Q: What do law schools mean when their websites say they educate their students to be “practice ready”—and how is it different from learning the law in class?
A: Most of the time, they mean–in addition to traditional classroom teaching, they offer opportunities for students to have real world experience with clients, even if gained on campus working in a law school clinic, or in a simulated practice setting, such as moot court, which is a mock appellate court experience combining written and oral advocacy.
Law schools also offer a range of on-the-job supervised externships, internships, cooperative employment, negotiation and trial practice classes and competitions. It is important to find and take advantage of as many of these experiences as are available and relevant to your interests (if you know your practice focus), without impacting your grades adversely or overtaking a reasonable balance.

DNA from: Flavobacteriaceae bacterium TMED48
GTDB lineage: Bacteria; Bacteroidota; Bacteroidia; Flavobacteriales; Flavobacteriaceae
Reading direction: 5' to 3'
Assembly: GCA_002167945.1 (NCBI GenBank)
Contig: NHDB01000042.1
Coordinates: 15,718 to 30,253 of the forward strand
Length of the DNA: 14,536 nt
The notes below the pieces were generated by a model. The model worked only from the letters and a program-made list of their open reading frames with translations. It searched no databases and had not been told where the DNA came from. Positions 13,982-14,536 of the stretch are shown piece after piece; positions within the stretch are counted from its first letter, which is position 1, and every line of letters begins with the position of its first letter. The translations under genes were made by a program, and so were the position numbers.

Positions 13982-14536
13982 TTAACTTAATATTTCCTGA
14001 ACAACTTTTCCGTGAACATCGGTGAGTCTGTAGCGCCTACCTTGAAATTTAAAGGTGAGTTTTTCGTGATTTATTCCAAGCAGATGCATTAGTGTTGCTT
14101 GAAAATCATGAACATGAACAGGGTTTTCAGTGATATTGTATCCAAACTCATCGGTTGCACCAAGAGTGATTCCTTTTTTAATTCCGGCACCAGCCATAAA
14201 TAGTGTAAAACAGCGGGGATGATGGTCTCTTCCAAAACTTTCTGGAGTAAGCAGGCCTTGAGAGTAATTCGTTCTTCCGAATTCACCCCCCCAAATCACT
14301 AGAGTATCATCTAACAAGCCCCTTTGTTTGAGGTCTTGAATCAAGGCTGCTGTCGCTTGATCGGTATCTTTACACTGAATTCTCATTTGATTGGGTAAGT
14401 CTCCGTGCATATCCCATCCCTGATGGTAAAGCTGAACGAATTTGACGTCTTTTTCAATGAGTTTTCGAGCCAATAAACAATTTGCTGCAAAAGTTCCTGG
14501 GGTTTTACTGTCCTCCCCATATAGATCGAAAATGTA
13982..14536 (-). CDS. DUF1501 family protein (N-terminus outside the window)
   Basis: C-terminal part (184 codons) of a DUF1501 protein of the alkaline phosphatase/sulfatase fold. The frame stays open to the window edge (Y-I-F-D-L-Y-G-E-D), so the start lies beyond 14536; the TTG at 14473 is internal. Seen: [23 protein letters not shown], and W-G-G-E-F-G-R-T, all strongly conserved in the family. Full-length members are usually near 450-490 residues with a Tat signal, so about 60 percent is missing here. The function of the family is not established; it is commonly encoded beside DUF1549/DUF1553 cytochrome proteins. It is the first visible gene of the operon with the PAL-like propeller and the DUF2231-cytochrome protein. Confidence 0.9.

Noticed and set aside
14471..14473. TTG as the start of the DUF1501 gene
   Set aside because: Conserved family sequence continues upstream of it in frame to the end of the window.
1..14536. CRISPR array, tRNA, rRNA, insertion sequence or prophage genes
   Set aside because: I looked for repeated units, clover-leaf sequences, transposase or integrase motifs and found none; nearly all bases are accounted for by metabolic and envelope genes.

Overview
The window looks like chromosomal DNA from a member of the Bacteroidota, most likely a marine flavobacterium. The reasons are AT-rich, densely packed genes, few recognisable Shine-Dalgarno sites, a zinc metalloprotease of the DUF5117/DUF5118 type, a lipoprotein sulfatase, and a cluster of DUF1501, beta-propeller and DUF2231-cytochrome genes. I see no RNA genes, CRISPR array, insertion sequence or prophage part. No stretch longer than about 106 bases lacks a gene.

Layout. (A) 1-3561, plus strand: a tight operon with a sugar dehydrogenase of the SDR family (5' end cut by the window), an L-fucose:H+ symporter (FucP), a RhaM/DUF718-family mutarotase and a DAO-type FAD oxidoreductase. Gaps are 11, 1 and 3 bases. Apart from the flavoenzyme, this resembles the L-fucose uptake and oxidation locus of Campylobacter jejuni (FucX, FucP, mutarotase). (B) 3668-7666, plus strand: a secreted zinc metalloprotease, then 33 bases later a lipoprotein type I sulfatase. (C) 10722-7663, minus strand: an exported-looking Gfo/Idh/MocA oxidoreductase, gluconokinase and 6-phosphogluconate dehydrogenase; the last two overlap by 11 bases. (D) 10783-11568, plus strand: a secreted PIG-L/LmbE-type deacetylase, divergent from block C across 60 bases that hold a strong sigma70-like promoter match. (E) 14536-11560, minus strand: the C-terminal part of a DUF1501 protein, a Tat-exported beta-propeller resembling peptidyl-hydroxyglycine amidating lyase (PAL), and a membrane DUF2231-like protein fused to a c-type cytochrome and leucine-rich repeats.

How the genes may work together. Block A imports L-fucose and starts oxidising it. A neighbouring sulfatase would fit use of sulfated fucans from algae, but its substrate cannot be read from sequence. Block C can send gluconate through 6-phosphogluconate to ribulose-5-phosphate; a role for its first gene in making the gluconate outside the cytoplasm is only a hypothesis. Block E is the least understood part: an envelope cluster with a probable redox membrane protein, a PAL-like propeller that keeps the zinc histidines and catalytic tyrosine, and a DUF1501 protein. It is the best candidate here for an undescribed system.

Also, scour the websites and curricula for practice readiness training on the intangibles of succeeding in law practice, from communicating with confidence in meetings to delivering bad news to supervisors and clients. Too often, law schools overlook imparting information and advice about how to handle the critical moments in practice in their dedication to helping students think and analyze rigorously. The tenured and adjunct faculty are resources for the students, who should take an active role in their graduate education. No matter which law school you attend, be sure to ask questions about law and the practice of law…and, as an alum, give back by participating on panels and programs.